Your cre­den­tials are hold­ing you back


Finweek English Edition - - MANAGEMENT -

Ican’t leave now. I don’t want to waste the $50 000 I paid for my master’s de­gree.” Su­san mulled over her sec­ond-year ex­pe­ri­ence at a large con­sult­ing firm. She didn’t feel passionate about her job, but she didn’t de­spise it, ei­ther. When I pressed fur­ther, she main­tained a steely re­solve: “I’ll be damned if I’m go­ing to quit the job I spent my en­tire school life try­ing to get, at the firm all of my class­mates wanted to break into.”

Peren­ni­ally caught be­tween the dream of pur­su­ing her true pas­sions and the re­spon­si­bil­ity of gen­er­at­ing a di­rect re­turn on her ed­u­ca­tion, Su­san once again de­cided to grin and bear her cur­rent role.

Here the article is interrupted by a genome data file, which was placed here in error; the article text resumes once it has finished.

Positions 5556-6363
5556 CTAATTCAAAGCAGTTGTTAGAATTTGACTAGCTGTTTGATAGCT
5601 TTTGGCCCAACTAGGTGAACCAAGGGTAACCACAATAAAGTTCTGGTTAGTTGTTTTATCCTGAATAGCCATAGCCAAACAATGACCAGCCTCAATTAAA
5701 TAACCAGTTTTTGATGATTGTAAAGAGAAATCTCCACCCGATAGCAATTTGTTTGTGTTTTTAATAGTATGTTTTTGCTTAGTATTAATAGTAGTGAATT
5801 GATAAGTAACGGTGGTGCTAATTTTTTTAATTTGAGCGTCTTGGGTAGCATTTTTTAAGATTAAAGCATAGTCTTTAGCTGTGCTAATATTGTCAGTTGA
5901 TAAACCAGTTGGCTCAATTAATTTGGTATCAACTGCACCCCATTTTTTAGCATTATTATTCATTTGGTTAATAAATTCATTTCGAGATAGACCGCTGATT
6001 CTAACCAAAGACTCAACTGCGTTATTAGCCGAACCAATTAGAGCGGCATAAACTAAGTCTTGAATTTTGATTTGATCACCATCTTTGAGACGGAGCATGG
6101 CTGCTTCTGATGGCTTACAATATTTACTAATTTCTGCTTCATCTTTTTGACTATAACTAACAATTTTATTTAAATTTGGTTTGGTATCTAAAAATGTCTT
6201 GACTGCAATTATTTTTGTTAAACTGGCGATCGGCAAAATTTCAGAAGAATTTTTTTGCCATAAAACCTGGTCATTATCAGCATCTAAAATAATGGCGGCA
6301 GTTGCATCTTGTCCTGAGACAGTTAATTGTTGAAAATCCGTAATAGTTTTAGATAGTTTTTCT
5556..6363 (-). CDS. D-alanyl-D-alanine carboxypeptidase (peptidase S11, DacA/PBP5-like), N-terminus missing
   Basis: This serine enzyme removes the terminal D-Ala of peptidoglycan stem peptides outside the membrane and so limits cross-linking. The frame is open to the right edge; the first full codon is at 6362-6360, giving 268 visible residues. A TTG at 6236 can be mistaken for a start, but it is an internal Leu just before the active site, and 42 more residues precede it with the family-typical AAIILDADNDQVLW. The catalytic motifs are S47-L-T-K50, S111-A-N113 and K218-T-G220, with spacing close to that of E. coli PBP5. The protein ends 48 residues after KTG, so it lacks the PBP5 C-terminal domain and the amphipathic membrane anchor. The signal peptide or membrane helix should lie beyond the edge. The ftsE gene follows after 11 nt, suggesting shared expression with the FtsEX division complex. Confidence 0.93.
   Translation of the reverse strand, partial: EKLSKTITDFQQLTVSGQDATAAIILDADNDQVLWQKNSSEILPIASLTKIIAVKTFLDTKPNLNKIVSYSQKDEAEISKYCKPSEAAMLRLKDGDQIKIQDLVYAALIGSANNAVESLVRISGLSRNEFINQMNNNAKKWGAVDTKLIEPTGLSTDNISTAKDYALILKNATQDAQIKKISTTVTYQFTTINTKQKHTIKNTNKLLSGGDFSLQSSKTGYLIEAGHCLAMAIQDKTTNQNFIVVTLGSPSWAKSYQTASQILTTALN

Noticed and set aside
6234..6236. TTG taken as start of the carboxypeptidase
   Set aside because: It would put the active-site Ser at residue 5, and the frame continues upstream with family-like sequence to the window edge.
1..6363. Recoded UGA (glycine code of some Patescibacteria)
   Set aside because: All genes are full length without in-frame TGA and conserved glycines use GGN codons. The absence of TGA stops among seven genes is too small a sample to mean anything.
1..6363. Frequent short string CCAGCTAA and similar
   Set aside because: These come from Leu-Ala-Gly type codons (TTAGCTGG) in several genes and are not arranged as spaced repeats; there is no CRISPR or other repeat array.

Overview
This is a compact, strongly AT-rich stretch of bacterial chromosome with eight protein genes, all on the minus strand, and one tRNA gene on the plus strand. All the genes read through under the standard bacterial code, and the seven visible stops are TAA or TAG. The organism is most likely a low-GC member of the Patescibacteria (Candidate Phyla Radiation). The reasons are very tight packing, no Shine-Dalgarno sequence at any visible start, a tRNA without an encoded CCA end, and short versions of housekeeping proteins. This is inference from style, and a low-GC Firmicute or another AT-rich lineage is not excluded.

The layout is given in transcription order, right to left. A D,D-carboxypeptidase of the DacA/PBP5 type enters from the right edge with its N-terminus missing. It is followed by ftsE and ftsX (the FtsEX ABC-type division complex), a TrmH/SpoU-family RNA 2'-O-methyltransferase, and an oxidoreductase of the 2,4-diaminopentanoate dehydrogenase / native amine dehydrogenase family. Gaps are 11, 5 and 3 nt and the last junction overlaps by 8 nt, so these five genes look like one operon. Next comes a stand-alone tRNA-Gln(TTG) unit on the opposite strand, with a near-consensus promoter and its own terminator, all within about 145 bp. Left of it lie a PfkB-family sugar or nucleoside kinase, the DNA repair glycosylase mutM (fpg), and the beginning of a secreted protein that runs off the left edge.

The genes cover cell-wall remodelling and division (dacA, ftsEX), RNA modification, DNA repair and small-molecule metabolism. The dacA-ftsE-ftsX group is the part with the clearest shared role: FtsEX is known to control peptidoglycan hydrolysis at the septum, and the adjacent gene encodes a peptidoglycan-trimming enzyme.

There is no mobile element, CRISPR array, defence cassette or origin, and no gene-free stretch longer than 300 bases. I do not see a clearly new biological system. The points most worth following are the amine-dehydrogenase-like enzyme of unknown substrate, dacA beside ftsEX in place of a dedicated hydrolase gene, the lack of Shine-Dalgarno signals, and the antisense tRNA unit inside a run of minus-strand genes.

While con­duct­ing re­search for my book, Pas­sion & Pur­pose, I met many tal­ented young pro­fes­sion­als who showed un­lim­ited po­ten­tial but found them­selves hand­cuffed in low-im­pact, high-paying cor­po­rate jobs. The lim­it­ing fac­tor? Cre­den­tial over­hang. De­fined sim­ply, it’s the per­verse way in which our univer­sity school­ing lim­its our ca­reer op­tions rather than en­hanc­ing them. If you’re scep­ti­cal, con­sider th­ese fig­ures: 58% of mil­len­ni­als now have univer­sity de­grees (com­pared with 36% of baby boomers), driv­ing to­tal stu­dent loan debt in the US past $1tr. As un­em­ploy­ment in the US con­tin­ues to hover around 8% and av­er­age salaries for re­cent grad­u­ates re­main stag­nant, the un­for­tu­nate eco­nomic re­al­ity be­gins to take shape. We’re now lit­er­ally un­able to put our cre­den­tials to work.

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